Flying solo



Bob Ostrom with children's book series

Through the years, I found myself working on bigger and bigger projects I never dreamed I would have had the opportunity to work on. My art had been used in almost every capacity I could have ever imagined. It was incredible, but eventually, I grew restless. I know, I know, here I was doing all the things I had wanted to do except one. I wanted to be the guy who was creating the work. You see, until now, my work had gone mainly unrecognized by all but a few people who knew it was me.


Because these were properties owned by huge corporations and conglomerates, my name was rarely seen in association with them. I had largely been flying under the radar. It was always somebody else's dream I was being hired to bring to life, not mine. And while that was very exciting, there was one more step I needed to accomplish to make that unspoken dream of mine spoken. That meant stepping into the role of the main artist, the artist whos work sold the project. So that's what I did.


I found a new rep who was willing to lead me in that new direction. It was all or nothing. Thrilling and petrifying all at the same time. If I failed here, the stakes felt much more real and much more personal and there was a lot more riding on my success. I followed that path for the next ten years, and as my career began to flourish in a new direction, I was rewarded with the one thing I had been searching for since the beginning. To live the dream and to say it out loud. I'm an artist and I have the best job in the world. I draw cartoons for a living. I am a cartoonist!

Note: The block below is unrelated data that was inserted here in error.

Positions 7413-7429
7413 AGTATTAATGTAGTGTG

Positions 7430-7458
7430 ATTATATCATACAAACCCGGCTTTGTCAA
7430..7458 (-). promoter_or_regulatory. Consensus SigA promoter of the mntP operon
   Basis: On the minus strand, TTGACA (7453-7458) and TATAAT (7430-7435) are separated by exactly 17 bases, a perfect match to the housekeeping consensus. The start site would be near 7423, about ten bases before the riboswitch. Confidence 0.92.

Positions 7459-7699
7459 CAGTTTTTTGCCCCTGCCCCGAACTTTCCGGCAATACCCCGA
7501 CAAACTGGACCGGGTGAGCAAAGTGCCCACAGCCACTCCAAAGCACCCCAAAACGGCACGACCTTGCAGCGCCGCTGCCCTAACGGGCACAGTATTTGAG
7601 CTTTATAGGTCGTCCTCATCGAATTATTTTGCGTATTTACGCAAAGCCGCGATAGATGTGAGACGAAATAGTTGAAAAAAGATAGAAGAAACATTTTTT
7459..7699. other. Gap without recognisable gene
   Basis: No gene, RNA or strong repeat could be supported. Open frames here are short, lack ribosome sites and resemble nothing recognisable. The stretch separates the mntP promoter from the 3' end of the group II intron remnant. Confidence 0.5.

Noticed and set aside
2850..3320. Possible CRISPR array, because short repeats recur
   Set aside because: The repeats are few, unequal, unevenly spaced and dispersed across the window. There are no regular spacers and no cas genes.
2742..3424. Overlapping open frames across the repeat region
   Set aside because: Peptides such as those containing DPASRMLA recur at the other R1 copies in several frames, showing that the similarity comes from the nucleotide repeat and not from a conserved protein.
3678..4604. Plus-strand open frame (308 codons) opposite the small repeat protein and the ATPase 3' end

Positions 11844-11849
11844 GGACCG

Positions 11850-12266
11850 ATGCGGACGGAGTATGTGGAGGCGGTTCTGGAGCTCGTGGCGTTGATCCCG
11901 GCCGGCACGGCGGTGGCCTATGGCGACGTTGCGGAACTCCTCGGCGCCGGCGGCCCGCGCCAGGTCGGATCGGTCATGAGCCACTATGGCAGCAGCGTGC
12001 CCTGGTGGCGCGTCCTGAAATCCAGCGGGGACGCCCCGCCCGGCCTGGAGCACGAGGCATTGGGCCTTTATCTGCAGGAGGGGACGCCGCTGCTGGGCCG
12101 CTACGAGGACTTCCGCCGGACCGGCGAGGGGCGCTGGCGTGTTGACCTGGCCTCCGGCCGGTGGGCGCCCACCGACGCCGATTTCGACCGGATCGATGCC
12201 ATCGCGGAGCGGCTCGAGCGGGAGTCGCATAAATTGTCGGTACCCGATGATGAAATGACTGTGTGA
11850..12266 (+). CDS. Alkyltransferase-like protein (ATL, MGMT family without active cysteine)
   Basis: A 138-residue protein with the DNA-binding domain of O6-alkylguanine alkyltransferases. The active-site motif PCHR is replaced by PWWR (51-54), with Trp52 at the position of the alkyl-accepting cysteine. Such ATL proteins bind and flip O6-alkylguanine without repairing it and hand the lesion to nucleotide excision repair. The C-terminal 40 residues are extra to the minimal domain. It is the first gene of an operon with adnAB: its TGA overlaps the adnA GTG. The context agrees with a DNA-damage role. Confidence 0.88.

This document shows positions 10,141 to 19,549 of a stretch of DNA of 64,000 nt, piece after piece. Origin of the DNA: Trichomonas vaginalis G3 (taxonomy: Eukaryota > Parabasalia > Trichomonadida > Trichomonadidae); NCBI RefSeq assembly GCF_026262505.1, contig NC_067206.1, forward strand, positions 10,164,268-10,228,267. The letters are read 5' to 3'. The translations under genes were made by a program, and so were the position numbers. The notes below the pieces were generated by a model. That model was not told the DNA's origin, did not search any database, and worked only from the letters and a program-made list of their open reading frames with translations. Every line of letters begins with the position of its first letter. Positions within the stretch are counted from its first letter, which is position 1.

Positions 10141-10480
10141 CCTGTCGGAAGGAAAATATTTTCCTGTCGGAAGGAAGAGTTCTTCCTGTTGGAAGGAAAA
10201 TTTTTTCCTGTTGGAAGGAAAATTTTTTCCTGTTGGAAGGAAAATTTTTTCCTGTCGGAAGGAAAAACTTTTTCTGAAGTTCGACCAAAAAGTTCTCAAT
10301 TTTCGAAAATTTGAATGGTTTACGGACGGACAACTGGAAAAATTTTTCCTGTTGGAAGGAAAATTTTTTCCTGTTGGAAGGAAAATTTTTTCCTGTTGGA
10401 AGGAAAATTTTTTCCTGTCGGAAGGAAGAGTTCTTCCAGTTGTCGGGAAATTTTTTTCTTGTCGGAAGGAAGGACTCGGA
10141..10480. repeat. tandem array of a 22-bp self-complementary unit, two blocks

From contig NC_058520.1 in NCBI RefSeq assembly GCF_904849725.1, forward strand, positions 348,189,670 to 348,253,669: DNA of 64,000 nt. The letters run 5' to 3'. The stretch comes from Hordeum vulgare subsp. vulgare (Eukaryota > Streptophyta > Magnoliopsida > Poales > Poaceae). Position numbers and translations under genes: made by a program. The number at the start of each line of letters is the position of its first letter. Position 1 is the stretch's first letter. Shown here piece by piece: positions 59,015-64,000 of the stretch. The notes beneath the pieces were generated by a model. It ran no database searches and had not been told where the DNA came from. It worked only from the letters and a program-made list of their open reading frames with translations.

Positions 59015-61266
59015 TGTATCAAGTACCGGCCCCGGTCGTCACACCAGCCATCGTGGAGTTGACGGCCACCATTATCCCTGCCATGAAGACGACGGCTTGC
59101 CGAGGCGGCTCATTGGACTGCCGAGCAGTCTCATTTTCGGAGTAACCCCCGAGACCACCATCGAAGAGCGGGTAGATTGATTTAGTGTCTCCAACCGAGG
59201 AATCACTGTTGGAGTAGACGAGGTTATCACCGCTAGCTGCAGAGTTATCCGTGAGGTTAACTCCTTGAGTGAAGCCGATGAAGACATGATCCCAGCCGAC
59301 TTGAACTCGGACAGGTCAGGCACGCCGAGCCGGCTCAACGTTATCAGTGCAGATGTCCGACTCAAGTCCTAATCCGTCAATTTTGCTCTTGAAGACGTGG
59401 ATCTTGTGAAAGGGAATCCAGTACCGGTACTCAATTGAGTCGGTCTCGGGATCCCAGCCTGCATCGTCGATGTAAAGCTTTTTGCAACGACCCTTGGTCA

Cartoonist Prolog

Yes, I am a cartoonist but that's not all I do. I'm a fine artist, I'm a designer, a creative director, teacher, video editor, children's book illustrator, the list goes on, but what these things have in common is that they feature my cartoons. I know, can you believe it? Me either but it's true. I've found a way to feature my cartoon work in just about every facet of my business.


From time to time, I’ve held full-time jobs over the years, but I always find myself going back to what I love, cartoons. What you see on this website is what I do best. I love my job, and I love sharing my art with the people who appreciate it most. I consider myself very fortunate to have been able to have done what I truly love for so many years (the dream that was too scary to say aloud) and I plan to continue for as long as I can.


Now as I approach this stage in my career I find I have a new dream every bit as big and challenging as the first dream and that is to take my art to a new level where I will take on the role of creator. What does that mean? Stick with me as I move into my new role and I'll show you what I'm planning and where it leads.